"Your Materials" means all Technology, Your Trademarks, Content, Your Product information, data, materials, and other items provided or made available by you or your affiliates to Amazon or its affiliates.



      "Your Product" means any product that is made available for listing for sale, offered for sale, or sold by you through the WebStore Service or the Selling on Amazon Service, and/or fulfilled or otherwise processed through the Fulfillment by Amazon Service.
      {{ DiscussionBoard.errors[5876685].message }}
      • Profile picture of the author joseph7384
        [DELETED]
        {{ DiscussionBoard.errors[5883674].message }}
        • Profile picture of the author sbucciarel
          Banned
          Originally Posted by joseph7384 View Post

          Wouldn't it have been enough to just show #4 above, rather then making us scroll through the entire policy, just saying.
          After I read the M-Edge lawsuit, there's no way that I would sell on Amazon.com. #4 spells it all out. They can steal your product and bury your sales page and that's exactly what they did with M-Edge.
          {{ DiscussionBoard.errors[5883703].message }}
        • Profile picture of the author kda1
          Originally Posted by joseph7384 View Post

          Wouldn't it have been enough to just show #4 above, rather then making us scroll through the entire policy, just saying.
          No, it wouldn't. The link changes constantly to the entire agreement. Also, I would've quoted Amazon out of context to make my argument better. That wouldn't be right.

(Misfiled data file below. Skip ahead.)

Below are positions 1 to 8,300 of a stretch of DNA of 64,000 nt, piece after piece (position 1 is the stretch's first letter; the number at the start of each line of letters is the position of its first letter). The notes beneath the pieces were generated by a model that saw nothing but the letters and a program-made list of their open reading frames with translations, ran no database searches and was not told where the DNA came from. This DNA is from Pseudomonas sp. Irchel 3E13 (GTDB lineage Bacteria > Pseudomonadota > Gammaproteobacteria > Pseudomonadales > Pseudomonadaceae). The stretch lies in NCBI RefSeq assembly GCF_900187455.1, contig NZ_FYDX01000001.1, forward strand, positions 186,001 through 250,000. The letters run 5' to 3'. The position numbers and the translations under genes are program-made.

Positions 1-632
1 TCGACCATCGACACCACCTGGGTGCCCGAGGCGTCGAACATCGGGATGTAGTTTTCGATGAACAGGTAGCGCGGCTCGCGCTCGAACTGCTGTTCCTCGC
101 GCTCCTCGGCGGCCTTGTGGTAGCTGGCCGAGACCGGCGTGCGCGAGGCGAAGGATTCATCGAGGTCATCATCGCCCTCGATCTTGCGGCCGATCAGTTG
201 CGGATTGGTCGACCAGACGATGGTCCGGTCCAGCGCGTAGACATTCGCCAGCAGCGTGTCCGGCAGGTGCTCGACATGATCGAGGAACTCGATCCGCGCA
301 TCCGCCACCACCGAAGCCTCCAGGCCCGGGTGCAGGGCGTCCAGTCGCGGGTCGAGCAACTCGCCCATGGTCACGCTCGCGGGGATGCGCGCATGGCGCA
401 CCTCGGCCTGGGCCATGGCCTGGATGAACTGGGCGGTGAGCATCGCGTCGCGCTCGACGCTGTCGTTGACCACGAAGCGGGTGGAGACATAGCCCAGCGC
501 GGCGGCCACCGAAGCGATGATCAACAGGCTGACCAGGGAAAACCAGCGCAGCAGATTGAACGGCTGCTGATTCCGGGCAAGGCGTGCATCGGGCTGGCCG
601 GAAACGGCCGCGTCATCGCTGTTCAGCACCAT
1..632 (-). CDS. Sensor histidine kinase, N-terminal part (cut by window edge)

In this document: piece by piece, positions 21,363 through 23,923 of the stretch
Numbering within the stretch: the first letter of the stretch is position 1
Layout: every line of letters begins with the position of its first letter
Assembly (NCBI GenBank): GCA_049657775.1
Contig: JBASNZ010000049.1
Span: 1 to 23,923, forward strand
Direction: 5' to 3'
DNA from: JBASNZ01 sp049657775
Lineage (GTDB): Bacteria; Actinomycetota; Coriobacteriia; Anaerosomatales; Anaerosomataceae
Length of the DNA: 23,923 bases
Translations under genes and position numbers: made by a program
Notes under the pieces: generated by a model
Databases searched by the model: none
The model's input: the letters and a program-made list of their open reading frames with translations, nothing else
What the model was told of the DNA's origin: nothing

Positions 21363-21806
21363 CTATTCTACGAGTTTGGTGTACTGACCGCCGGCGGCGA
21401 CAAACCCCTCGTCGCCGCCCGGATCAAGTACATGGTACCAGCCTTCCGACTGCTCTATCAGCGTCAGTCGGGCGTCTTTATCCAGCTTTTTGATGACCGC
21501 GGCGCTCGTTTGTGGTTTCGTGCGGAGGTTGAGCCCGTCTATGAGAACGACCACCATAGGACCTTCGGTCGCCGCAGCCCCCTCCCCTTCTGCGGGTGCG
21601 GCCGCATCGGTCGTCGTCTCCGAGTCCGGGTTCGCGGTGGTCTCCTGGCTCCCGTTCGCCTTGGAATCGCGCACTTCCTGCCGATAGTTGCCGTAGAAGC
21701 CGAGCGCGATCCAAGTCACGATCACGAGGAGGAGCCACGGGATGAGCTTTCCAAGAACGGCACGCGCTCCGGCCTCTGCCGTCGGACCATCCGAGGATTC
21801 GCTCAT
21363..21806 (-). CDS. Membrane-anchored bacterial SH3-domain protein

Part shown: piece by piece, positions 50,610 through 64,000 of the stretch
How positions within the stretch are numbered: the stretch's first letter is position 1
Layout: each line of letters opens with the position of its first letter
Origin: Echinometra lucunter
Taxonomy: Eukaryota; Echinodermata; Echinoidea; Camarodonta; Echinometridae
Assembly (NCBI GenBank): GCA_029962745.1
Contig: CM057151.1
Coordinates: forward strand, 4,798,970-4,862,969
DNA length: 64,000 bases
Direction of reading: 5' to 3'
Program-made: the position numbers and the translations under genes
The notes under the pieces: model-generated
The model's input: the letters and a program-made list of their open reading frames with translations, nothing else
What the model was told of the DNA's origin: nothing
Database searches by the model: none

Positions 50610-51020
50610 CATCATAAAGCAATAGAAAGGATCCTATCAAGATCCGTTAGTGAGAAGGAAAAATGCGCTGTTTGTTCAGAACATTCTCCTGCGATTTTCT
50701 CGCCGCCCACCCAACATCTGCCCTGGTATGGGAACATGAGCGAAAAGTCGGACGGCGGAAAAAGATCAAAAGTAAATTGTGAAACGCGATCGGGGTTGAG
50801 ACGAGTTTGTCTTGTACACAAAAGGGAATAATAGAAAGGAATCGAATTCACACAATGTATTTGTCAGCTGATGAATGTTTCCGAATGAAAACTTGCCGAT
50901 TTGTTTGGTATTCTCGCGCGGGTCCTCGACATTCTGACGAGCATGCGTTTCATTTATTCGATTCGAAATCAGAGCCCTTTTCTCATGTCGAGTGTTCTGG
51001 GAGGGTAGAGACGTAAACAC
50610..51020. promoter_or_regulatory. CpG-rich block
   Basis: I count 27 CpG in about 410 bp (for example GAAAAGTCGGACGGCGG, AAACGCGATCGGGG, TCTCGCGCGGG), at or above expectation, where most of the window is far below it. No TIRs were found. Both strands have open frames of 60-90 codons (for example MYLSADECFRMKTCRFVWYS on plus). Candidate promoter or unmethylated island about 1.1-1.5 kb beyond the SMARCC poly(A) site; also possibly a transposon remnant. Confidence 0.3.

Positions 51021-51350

{{ DiscussionBoard.errors[5883975].message }}
  • Profile picture of the author Josh Anderson
    I doubt that their license gives them any right to reverse engineer a patented invention.

    However, "extreeme" TOS for people wishing to use Amazon to market, sell, process, and fulfill products are designed to allow Amazon to freely, without fear of infringement, adapt offers to various marketing and sales strategies and technologies that they sydicate throughout the internet.

    For example... if you list something on Amazon they do not want to be sued for trademark infringement because they offered it using new marketing and sales formats.

    Pretty much any online marketplace needs extreme terms to try and protect themselves from known and unknown liabilities and though they may sound like they go a little too far... since Amazon is taking all the risk they want to cover their butt so that you do not sue them for doing what you asked them to do which is help you sell your stuff.

    But like Michael says... if you want to discuss the terms and what they really mean then include an actual link or quote them verbatim.
    Signature
    {{ DiscussionBoard.errors[5858811].message }}
  • Profile picture of the author zaco